My two-week hiatus from #101Wednesdays had me teaching the Life Safety Code Essentials seminar in Atlanta the first week, and on vacation last week (if you can call chasing a couple tweens around hot, crowded theme parks for five days a “vacation”) – both experiences contributed to today’s installment. (This was my view as I waited to enter one of said theme parks – woo hoo!)
It’s all about context.
It might seem rudimentary to some, but I see enough people trying to use the Code this way that it warrants a blog post. Let’s say you have an existing five-story building with two exit stairs, each enclosed with 1-hour fire barriers and 45-minute rated doors. You want to determine if this arrangement complies with the 2015 edition of NFPA 101, so you go to the index and look up ‘Enclosures, Exit’, which directs you to 22.214.171.124. There you see 126.96.36.199.1(3):
(3)*The separation shall have a minimum 2-hour fire resistance
rating where the exit connects four or more stories,
unless one of the following conditions exists:
(a) In existing non-high-rise buildings, existing exit
stair enclosures shall have a minimum 1-hour fire
Since your building is existing and you determine it does not meet the definition of ‘high-rise’, 1-hour enclosures are sufficient. So far so good. Now what about those 45-minute doors?
Back to the index and under the entry for ‘Fire door assemblies’ you find a reference to Table 188.8.131.52, Minimum Fire Ratings for Opening Protectives in Fire Resistance-Rated Assemblies and Fire-Rated Glazing Markings. The table provides the minimum fire protection ratings for opening protectives in fire barriers having various fire resistance ratings and applications. In the row for ‘Vertical shafts (including stairways, exits and refuse chutes)’ and 1-hour walls and partitions, you find an entry indicating 1-hour fire door assemblies are required. Looks like those 45-minute rated doors need to be replaced with 1-hour doors. In a five-story building with two stairs, you’re looking at something like ten doors – not necessarily an inexpensive proposition.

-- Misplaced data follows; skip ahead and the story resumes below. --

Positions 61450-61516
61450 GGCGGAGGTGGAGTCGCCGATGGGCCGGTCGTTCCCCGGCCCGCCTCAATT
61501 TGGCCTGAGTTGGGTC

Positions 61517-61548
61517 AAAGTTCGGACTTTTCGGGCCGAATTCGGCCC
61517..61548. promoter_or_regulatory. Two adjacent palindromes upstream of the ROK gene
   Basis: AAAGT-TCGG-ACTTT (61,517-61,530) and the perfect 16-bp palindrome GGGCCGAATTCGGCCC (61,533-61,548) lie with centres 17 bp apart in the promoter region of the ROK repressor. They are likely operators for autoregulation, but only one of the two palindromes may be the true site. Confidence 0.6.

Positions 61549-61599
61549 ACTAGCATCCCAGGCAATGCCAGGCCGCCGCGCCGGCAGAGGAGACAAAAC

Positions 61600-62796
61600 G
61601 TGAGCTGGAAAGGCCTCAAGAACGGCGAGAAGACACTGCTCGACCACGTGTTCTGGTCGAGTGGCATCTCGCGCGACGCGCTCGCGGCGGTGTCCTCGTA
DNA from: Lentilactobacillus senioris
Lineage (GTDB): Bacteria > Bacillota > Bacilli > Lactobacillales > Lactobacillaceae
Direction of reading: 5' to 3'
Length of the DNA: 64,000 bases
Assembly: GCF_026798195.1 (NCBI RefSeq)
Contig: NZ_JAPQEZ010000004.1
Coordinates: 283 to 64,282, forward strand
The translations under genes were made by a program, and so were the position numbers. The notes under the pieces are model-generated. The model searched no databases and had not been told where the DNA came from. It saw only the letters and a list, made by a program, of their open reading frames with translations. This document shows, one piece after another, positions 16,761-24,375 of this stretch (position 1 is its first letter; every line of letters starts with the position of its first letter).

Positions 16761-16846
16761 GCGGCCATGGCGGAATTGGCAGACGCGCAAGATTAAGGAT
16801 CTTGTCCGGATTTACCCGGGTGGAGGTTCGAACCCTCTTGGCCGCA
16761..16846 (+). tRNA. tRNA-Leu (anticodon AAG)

Or are you? This example is based on an activity the students complete in the seminar, and about nine times out of ten, this is the answer they come up with. My response is always, “You can’t use the Code with blinders on. How did you get to Table 184.108.40.206?” In many cases it’s via the index. However, the index is only informational; it points to relevant Code sections. There is nothing mandatory about the index. A table or figure in an NFPA code means nothing until a mandatory code paragraph sends you to the table or figure – typically the paragraph with the corresponding number. If you look at paragraph 220.127.116.11, you find:
18.104.22.168* The fire protection rating for opening protectives in
fire barriers, fire-rated smoke barriers, and fire-rated smoke
partitions shall be in accordance with Table 22.214.171.124, except as
otherwise permitted in 126.96.36.199 or 188.8.131.52.